The 2017 Solar Eclipse is coming on August 21, and it's the first total solar eclipse since 1979 to pass over the contiguous United States. Are you prepared to view its breathtaking sight?
We have everything you need to safely and clearly see the solar eclipse - and learn about it too!
Plan Your Eclipse Viewing
On eclipse day, the moon will pass in front of the sun, creating a few minutes of mid-day darkness illuminated only by a circular "corona" or ring of sunlight around the moon's shadow. As the day goes on, the eclipse will take a cross-country journey from Salem, Oregon to Charleston, South Carolina. Those along its direct path will see the total eclipse, while those outside the path can see a partial eclipse.
No matter where you're located, you'll want to plan the time and location of your viewing in advance to make sure you're outside and in place when the eclipse passes overhead.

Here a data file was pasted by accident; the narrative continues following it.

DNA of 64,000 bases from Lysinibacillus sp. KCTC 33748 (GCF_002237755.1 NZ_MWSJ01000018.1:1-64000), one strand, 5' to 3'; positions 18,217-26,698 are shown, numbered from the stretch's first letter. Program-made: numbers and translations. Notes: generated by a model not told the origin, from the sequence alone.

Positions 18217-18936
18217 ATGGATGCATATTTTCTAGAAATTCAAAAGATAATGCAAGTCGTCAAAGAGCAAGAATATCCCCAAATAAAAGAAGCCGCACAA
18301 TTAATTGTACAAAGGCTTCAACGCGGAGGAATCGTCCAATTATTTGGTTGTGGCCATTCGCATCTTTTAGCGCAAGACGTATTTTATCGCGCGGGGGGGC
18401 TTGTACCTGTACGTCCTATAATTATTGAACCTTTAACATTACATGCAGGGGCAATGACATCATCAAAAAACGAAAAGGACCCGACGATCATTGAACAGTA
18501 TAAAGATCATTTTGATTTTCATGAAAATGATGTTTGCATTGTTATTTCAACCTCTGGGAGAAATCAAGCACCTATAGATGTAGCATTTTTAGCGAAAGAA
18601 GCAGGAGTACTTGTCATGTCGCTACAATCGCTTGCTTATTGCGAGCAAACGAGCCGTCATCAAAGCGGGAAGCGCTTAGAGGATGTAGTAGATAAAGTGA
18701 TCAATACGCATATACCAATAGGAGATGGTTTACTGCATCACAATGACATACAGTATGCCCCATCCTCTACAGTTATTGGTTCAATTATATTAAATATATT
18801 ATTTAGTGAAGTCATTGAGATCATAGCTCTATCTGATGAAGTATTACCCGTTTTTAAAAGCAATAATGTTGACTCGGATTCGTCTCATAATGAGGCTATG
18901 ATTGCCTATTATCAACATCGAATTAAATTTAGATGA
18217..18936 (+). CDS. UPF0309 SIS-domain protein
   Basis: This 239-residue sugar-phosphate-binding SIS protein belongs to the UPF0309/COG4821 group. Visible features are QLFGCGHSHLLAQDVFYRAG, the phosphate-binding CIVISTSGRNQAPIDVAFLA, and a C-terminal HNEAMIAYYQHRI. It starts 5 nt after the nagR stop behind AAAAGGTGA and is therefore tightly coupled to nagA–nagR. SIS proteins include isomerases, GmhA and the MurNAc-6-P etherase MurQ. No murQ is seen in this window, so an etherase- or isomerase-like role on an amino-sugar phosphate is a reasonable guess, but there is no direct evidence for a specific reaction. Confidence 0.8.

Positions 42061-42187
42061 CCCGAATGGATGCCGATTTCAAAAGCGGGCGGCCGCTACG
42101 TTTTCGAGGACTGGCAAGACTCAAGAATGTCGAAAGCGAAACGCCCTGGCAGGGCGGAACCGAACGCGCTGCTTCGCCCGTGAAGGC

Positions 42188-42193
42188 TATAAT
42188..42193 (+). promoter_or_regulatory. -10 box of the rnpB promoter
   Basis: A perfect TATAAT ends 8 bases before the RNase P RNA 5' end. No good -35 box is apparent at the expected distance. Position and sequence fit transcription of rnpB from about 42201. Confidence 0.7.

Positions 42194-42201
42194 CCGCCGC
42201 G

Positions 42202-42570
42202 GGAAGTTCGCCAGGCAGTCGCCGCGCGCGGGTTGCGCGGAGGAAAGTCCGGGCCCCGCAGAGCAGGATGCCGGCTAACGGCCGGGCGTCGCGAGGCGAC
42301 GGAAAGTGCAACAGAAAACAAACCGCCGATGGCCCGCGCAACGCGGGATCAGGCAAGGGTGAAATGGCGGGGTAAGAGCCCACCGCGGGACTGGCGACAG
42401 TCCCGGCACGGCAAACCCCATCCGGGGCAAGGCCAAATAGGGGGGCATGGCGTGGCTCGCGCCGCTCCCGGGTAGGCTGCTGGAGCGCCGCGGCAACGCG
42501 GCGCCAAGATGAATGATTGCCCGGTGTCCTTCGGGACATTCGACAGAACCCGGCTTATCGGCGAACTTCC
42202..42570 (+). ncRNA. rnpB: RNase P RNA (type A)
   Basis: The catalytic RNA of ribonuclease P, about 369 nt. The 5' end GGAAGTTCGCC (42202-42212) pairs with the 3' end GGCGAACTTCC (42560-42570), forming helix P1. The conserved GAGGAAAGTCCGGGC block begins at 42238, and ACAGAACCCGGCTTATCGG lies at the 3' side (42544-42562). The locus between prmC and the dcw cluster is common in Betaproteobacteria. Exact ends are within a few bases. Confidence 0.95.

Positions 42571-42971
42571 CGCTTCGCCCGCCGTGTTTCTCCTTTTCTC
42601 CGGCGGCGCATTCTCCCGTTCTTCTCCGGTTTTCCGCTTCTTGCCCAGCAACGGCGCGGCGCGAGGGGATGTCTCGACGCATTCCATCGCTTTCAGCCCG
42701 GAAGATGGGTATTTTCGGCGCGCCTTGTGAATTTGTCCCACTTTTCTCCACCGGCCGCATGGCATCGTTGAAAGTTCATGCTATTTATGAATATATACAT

Download a map of the eclipse path with times and locations for best viewing:
Get your glasses, telescopes, and binoculars ready!
Before you venture outside, you'll need a few items to safely and clearly view the sun. Eye protection is a must, and portable telescopes or binoculars designed for sun gazing can enhance your experience and ensure you don't miss a second of the action.
Interested in expanding your knowledge beyond the eclipse and learning more about the sun, planets, and solar system? Check you these activities, demos, models, and resources for teaching and studying astronomy.